× Business BUSINESS MOTORING SHIPPING & LOGISTICS DR PESA FINANCIAL STANDARD Digital News Videos Health & Science Lifestyle Opinion Education Columnists Moi Cabinets Arts & Culture Fact Check Podcasts E-Paper Lifestyle & Entertainment Nairobian Entertainment Eve Woman Travelog TV Stations KTN Home KTN News BTV KTN Farmers TV Radio Stations Radio Maisha Spice FM Vybez Radio Enterprise VAS E-Learning Digger Classified Jobs Games Crosswords Sudoku The Standard Group Corporate Contact Us Rate Card Vacancies DCX O.M Portal Corporate Email RMS

Sacco expands loan book by Sh1.6 billion

By Peter Theuri | Apr 18th 2020 | 2 min read
By Peter Theuri | April 18th 2020

Metropolitan National Sacco Society saw loans extended to members increase by Sh1.59 billion last year, closing at Sh13.52 billion in the period ended December 31.

At the same time, the level of non-performing loans reduced significantly after the Sacco recovered over Sh110 million from non-performing loans as a result of improved debt collection efforts.

The Sacco, founded in 1977, is a deposit-taking institution with a membership of over 100,000 drawn from teachers and other civil servants as well as the private sector.

Net interest income within the period dipped marginally from Sh1.13 billion in 2018 to Sh1.05 billion last year. This was on the back of a reduction in interest on loans and advances.

“Member deposits grew by 6 per cent to close at Sh7.32 billion, driven by deposit mobilisation campaigns which resulted in increased patronage by committed members and improved remittances from employers,” said the Sacco in a statement.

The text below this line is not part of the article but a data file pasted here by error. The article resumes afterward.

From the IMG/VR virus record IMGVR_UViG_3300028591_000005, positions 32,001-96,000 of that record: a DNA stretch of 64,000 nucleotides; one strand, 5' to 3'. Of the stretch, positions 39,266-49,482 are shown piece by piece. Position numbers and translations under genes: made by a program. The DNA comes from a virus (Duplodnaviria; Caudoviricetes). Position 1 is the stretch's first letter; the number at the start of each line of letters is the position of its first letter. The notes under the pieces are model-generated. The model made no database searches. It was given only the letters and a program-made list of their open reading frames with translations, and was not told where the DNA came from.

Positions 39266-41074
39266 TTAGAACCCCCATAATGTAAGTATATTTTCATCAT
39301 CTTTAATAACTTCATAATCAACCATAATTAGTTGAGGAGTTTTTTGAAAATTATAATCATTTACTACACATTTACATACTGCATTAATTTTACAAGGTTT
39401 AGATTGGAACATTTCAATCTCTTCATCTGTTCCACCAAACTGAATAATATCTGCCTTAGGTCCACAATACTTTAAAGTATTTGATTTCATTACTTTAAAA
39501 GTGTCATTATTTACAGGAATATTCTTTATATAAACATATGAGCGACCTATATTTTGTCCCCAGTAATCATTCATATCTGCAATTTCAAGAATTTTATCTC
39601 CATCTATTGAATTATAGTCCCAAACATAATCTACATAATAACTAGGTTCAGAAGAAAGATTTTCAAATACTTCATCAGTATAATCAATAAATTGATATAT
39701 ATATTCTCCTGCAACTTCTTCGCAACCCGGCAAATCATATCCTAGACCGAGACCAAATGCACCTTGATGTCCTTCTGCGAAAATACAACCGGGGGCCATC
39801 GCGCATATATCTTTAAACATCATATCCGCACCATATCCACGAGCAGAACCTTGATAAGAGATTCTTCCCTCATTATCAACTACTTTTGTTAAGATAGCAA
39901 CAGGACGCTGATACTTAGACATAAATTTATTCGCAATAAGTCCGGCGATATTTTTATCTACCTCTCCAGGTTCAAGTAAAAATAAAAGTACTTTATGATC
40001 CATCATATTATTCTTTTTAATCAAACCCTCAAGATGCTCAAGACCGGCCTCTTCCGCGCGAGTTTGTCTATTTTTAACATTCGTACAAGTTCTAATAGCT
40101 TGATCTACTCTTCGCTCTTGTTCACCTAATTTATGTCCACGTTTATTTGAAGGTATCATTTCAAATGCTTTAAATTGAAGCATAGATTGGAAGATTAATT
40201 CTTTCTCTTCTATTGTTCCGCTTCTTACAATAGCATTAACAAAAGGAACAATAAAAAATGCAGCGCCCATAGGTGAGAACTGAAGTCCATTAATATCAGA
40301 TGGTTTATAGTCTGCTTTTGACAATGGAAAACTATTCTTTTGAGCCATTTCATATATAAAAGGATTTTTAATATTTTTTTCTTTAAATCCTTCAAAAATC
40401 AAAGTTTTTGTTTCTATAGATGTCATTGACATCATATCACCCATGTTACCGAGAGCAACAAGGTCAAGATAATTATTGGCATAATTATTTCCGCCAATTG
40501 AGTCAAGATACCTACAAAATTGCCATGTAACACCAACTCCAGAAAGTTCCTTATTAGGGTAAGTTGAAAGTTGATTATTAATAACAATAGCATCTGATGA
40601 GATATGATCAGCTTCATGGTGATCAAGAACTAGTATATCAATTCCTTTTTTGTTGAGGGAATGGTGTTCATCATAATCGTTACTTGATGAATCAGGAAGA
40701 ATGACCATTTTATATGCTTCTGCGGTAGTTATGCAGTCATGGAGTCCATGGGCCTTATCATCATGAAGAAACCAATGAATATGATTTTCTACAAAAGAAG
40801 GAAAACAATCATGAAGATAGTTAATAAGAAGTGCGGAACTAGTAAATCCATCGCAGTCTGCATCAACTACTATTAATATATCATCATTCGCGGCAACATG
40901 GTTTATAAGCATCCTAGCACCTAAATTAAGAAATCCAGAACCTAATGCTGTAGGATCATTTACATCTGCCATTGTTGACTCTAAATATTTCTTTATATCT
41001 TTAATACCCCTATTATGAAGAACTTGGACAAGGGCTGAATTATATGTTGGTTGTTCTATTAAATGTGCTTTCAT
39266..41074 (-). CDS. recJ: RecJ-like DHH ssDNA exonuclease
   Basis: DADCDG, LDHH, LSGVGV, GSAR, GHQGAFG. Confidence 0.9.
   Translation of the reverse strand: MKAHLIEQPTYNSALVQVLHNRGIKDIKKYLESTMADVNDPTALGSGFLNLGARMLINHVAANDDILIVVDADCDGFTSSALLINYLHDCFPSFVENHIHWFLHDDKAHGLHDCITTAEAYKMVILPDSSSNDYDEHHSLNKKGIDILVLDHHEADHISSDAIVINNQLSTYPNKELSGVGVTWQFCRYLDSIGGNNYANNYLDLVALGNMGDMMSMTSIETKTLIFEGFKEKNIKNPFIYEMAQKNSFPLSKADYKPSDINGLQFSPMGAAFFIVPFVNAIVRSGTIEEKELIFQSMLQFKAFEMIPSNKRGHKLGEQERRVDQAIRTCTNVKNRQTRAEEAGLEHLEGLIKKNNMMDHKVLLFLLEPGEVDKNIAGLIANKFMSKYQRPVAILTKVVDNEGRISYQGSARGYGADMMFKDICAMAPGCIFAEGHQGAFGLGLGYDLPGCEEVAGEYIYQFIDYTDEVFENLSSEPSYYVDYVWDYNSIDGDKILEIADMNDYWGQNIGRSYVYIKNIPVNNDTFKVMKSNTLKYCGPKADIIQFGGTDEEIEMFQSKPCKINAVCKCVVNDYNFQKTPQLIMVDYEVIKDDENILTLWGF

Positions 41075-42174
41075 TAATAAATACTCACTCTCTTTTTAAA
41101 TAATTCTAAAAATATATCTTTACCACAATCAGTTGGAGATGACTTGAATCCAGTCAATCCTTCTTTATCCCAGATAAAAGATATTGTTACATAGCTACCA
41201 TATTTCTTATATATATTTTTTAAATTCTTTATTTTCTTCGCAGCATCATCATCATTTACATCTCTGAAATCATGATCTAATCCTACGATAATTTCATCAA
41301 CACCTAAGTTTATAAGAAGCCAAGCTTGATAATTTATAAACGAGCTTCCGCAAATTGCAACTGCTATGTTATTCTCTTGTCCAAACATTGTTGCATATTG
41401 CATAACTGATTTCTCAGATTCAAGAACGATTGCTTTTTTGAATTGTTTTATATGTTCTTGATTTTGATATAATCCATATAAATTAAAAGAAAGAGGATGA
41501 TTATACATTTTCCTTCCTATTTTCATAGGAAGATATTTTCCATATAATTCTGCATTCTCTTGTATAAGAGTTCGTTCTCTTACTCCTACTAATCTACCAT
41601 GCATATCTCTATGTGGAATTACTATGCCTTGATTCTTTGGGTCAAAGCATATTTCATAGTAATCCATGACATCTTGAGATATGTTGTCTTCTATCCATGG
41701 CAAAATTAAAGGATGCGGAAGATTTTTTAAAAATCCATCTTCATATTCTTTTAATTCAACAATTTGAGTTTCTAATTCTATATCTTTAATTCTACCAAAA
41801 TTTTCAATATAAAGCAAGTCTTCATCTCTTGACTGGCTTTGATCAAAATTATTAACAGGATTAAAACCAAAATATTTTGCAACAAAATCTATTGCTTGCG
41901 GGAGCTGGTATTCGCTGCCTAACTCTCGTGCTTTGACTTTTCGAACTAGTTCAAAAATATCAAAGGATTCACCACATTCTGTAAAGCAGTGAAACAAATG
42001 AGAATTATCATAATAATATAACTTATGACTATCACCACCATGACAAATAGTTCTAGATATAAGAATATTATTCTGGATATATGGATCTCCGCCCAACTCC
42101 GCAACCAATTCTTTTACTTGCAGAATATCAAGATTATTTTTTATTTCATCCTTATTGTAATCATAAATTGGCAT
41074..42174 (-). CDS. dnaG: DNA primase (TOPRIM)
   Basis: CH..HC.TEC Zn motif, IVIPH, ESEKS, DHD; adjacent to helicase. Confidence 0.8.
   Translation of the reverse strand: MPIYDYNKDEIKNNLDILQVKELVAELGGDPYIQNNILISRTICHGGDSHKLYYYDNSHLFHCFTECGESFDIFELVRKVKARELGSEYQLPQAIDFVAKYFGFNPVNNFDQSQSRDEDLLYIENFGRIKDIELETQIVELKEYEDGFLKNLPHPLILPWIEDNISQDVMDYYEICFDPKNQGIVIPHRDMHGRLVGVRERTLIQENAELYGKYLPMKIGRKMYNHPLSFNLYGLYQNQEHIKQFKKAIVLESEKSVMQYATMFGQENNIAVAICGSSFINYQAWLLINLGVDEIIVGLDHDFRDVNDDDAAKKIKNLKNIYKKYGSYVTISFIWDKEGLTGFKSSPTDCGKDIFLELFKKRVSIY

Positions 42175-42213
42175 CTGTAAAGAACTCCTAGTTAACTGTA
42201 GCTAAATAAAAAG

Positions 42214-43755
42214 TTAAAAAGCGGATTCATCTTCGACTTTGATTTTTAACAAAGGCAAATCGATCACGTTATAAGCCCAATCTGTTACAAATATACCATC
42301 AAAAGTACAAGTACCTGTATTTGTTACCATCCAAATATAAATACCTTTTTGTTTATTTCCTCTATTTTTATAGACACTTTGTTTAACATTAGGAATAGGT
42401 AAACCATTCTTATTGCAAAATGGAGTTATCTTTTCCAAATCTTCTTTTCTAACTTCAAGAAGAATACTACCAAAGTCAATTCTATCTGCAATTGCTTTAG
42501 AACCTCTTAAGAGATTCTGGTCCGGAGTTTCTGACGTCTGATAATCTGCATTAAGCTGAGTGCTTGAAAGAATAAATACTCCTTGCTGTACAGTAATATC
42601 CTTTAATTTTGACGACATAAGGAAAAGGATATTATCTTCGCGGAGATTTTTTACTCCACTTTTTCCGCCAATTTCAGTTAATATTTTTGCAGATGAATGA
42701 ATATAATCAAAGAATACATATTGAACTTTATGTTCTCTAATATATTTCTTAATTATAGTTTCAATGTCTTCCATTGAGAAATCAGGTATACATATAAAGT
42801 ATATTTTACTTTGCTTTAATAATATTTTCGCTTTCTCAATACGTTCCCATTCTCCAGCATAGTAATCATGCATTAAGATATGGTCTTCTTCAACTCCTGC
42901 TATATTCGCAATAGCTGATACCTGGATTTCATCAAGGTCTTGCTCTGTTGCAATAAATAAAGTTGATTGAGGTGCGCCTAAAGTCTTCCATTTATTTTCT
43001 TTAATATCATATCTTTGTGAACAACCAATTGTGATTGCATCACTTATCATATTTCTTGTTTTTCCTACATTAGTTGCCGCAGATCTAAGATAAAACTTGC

Cost reduction

“The operational efficiency initiatives resulted in an overall cost reduction of Sh96 million, mainly driven by savings in financial and administrative expenses which were further powered by enhanced uptake of digital service delivery channels.”

The Sacco paid interest on deposits at the rate of 6.25 per cent, up from six per cent in 2018. The interest on members’ deposit rose to Sh367 million from Sh334 million the previous year.

In an increasingly trend as deposit-taking Saccos seek to boost their capital and liquidity, 50 per cent of the interest rebate was retained as deposits while the rest was paid out in cash.

Dividends on shares have been paid at 6.25 per cent compared to six per cent in 2018.

The board said it had embarked on the second phase of the transformation strategy that would lead to more efficient service delivery.

Share this story
Covid-19 dampens appetite for cars
Motor industry sales fell by a fifth in March as people prioritise basic needs during the pandemic.
China rejected Kenya's request for Sh32.8b debt moratorium
China is Kenya’s largest bilateral lender with an outstanding debt of Sh692 billion.